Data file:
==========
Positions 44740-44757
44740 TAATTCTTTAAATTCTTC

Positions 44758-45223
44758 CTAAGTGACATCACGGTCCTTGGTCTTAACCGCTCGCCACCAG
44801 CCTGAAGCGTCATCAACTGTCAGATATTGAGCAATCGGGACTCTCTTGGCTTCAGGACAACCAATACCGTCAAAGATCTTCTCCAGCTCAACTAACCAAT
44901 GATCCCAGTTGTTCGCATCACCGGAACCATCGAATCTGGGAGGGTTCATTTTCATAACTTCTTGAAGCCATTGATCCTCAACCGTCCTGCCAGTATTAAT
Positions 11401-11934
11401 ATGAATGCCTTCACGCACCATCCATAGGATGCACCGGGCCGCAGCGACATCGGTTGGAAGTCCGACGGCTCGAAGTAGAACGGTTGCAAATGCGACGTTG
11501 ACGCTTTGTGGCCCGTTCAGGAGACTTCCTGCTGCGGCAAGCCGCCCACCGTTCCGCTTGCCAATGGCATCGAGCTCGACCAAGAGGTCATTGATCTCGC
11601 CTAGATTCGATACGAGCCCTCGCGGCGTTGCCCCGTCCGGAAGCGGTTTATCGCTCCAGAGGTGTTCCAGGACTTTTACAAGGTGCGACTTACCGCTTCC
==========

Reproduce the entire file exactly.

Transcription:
Positions 44740-44757
44740 TAATTCTTTAAATTCTTC

Positions 44758-45223
44758 CTAAGTGACATCACGGTCCTTGGTCTTAACCGCTCGCCACCAG
44801 CCTGAAGCGTCATCAACTGTCAGATATTGAGCAATCGGGACTCTCTTGGCTTCAGGACAACCAATACCGTCAAAGATCTTCTCCAGCTCAACTAACCAAT
44901 GATCCCAGTTGTTCGCATCACCGGAACCATCGAATCTGGGAGGGTTCATTTTCATAACTTCTTGAAGCCATTGATCCTCAACCGTCCTGCCAGTATTAAT
Positions 11401-11934
11401 ATGAATGCCTTCACGCACCATCCATAGGATGCACCGGGCCGCAGCGACATCGGTTGGAAGTCCGACGGCTCGAAGTAGAACGGTTGCAAATGCGACGTTG
11501 ACGCTTTGTGGCCCGTTCAGGAGACTTCCTGCTGCGGCAAGCCGCCCACCGTTCCGCTTGCCAATGGCATCGAGCTCGACCAAGAGGTCATTGATCTCGC
11601 CTAGATTCGATACGAGCCCTCGCGGCGTTGCCCCGTCCGGAAGCGGTTTATCGCTCCAGAGGTGTTCCAGGACTTTTACAAGGTGCGACTTACCGCTTCC